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At the party that was this year's Spirit Awards, producer James Schamus was the designated driver. While attendees sucked in at the oxygen tent, Schamus, in this keynote speech, soberly suggested that we should stop celebrating independent film and, amid today's media conglomerates, start worrying about the concept of independence itself.

James Schamus. Photo by Tom LeGoff

The editors of Filmmaker were kind enough to ask if they could publish a transcript of the keynote address I delivered at this year’s Independent Feature Project/West Spirit Awards. Since the speech was, if I do say so myself, a bit of a bomb, I thought that, in an act of unutterable mercy, I would spare Filmmaker’s readers, in particular, the lousy jokes that prefaced the substance of the talk. And, too, I thought I’d make a couple of postmortem revisions in order to underscore some of the points I hastily touched on in my rush to get off stage.

The speech was organized around a simple, perhaps tongue-in-cheek, proposal: that the Independent Feature Project as we know it, and the Spirit Awards too, should be immediately disbanded. Aside from the obvious overabundance of awards shows out there these days, the reason for the proposal was simple: the IFP has already, and fabulously, achieved its goals. It has won its battles. The war is over, and we should all now happily celebrate around the pyre of our victory bonfire the accomplishments that have brought the independent movement this far, and wonder, perhaps, if from the ashes something new might arise, informed by the spirit of the founding mothers and fathers of the independent movement that led to the IFP’s creation 20 years ago.

Why would I argue this? Let me share some statistics with you, because statistics are objective and these statistics support my point. I did some research, and I discovered that in 1986, at the very first Spirit Awards, the total box office of the nominated films in all categories was about $20 million. Fast-forward 15 years to this year’s awards. The total box office for all nominated films, excluding foreign films, is $300 million. Now, certainly there’s inflation, and more films in more categories this year, but even a simple averaging out of box office would show an exponential rise in the economic heft of films considered worthy of "independent" kudos. This is a remarkable feat, all the more so when one considers the often "independent" feel – and substance – of many of the bigger-budgeted studio films.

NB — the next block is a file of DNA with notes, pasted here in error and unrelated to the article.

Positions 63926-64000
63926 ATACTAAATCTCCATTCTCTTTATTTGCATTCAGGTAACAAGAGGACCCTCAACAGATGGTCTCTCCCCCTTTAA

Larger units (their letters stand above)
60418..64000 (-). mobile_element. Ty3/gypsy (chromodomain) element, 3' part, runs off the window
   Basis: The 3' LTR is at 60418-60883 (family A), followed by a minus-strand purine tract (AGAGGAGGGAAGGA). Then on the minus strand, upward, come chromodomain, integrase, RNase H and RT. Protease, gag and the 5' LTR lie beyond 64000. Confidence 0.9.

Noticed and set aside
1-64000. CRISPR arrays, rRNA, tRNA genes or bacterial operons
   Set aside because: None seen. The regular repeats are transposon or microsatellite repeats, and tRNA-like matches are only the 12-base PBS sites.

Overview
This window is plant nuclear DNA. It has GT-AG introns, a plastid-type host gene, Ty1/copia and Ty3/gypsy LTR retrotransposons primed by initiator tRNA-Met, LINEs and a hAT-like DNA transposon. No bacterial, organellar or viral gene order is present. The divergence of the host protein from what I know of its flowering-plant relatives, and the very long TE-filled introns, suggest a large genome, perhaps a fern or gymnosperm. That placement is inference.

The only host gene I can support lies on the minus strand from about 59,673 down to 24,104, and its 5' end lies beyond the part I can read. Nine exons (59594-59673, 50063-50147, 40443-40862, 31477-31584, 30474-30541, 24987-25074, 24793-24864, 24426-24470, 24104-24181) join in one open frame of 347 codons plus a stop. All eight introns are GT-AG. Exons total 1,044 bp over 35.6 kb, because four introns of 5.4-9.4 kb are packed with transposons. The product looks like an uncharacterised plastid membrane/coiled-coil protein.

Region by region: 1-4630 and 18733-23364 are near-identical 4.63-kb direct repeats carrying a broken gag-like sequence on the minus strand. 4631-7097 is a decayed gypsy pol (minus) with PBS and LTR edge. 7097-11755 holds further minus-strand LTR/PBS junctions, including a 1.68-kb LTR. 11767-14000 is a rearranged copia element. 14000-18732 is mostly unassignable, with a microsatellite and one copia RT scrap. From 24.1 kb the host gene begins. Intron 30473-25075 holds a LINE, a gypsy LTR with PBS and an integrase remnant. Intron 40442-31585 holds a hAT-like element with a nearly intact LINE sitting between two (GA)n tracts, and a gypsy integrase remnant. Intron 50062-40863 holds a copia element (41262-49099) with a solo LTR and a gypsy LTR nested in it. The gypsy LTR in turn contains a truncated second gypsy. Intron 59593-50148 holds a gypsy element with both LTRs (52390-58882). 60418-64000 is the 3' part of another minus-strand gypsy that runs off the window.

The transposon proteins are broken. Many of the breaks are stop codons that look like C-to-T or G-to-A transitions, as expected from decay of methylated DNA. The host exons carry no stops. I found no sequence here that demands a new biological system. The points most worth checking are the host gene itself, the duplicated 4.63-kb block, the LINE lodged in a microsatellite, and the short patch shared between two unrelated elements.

Back in 1986 fully 50% of the box office of the Spirit nominees was earned by the major studios, in the form of Warner Brothers and its Martin Scorsese—helmed After Hours. This year, I pointed out in my speech, $299.98 million of the $300 million was earned by either major studios, their affiliates, or distributors backed by large-scale financial institutions. Of course, a key objection to this "objective" statistic is the inclusion of fiery upstart Artisan, with its enormous hit The Blair Witch Project, in the "major corporate" category. In my speech I noted that Artisan was pulled together by a group called Bain Capital, which, in a recent press release, boasts of its more than $7 billion in capital and its record of taking "over 20 companies public with a combined current market capitalization exceeding $24 billion." But I failed to note that two of the partners in the venture had recently bought out Bain’s stake in the company. In fact, it was unfair of me to lump Artisan, a marvel of entrepreneurial energy and imagination, in the same category as the studios per se. My point was simply that, for all intents and purposes, the films recognized at the Spirit Awards have succeeded overwhelmingly in entering the mainstream system of commercial exploitation and finance, and today the economics required to make oneself heard even as an "independent" are essentially studio economics. In this so-called independent arena even the "little guys" need big capital if they are to survive in any economically viable form.1

Sure, the IFP nominating committees have managed to make certain that a number of worthy films with little or no distribution make their way onto our ballots, and these films fulfill more than a symbolic function in reminding us of the casualties left by the side of the road in the indie rush to success. But let’s face facts – the folks at the IFP confront a terrible conundrum. How many of the 5,000 voting members will have seen these films? Does their inclusion begin to look like mere — and perhaps mildly futile — tokenism? Or is there at least some sense in which the modest "exposure" such nominations gain for these films makes the gesture worthwhile?

I have no hard and fast answers to these questions, nor, I think, do most other well-meaning members of the independent community. We simply share a genuine sentiment that we like films that say something to us, films that are meaningful in some way, and that such films can now be found both within the studio system, within the mini-majors and major independents, as well as "outside" the system.